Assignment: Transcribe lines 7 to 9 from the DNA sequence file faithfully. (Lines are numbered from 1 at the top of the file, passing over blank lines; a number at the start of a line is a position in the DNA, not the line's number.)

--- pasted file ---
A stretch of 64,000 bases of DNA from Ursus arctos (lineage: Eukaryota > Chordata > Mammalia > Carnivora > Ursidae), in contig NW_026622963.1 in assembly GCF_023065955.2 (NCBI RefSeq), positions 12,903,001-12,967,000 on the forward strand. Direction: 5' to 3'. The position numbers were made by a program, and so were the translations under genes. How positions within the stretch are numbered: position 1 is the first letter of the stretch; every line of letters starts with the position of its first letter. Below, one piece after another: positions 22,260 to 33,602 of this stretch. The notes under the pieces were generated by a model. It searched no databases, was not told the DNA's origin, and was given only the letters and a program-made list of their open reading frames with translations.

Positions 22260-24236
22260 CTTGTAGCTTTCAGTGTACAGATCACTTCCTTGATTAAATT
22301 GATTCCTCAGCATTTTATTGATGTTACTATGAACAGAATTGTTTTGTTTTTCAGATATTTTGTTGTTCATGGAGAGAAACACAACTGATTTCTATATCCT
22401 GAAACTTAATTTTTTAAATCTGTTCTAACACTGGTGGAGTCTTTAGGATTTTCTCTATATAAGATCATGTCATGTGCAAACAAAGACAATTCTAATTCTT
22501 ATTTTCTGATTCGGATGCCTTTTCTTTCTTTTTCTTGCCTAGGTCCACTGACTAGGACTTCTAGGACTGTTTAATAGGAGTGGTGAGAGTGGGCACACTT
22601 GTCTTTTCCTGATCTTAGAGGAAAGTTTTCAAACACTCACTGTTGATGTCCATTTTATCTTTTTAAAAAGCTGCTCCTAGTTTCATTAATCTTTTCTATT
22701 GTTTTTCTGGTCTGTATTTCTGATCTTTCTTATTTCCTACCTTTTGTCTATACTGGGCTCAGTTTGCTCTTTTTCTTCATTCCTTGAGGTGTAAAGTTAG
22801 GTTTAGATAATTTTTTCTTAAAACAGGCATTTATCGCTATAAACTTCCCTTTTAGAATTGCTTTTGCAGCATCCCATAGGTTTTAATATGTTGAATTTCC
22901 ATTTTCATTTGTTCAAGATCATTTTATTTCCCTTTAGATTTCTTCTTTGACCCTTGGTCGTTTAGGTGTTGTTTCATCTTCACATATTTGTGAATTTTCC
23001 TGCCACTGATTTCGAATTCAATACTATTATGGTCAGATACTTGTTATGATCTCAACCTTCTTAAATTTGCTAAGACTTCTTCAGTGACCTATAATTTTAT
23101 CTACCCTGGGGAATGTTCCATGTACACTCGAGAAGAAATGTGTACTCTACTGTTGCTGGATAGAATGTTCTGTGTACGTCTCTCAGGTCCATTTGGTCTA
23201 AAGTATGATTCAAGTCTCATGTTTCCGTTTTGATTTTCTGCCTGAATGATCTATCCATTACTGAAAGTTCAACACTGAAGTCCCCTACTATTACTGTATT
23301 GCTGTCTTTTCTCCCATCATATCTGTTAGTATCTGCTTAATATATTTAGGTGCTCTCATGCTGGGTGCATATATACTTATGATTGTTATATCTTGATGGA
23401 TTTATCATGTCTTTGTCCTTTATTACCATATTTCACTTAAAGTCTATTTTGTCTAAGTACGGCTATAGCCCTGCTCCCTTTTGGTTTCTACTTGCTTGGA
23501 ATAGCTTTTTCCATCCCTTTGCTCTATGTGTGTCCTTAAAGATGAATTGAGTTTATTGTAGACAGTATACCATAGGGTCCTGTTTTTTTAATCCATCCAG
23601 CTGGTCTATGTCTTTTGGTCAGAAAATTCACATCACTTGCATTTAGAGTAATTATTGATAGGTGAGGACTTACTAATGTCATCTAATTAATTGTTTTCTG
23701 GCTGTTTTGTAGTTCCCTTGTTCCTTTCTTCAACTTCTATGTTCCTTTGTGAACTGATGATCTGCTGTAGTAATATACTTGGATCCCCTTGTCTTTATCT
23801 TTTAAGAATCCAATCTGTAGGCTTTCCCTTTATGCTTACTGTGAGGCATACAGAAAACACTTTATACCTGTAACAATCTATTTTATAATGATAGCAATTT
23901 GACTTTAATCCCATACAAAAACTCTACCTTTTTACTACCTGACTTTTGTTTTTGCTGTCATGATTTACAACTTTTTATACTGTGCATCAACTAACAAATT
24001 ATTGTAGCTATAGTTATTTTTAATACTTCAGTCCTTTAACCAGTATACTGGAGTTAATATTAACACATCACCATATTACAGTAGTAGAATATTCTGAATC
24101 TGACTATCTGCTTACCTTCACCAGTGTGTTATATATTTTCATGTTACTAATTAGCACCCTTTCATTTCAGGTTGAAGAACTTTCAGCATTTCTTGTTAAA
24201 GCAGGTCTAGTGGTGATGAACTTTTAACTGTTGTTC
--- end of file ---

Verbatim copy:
22601 GTCTTTTCCTGATCTTAGAGGAAAGTTTTCAAACACTCACTGTTGATGTCCATTTTATCTTTTTAAAAAGCTGCTCCTAGTTTCATTAATCTTTTCTATT
22701 GTTTTTCTGGTCTGTATTTCTGATCTTTCTTATTTCCTACCTTTTGTCTATACTGGGCTCAGTTTGCTCTTTTTCTTCATTCCTTGAGGTGTAAAGTTAG
22801 GTTTAGATAATTTTTTCTTAAAACAGGCATTTATCGCTATAAACTTCCCTTTTAGAATTGCTTTTGCAGCATCCCATAGGTTTTAATATGTTGAATTTCC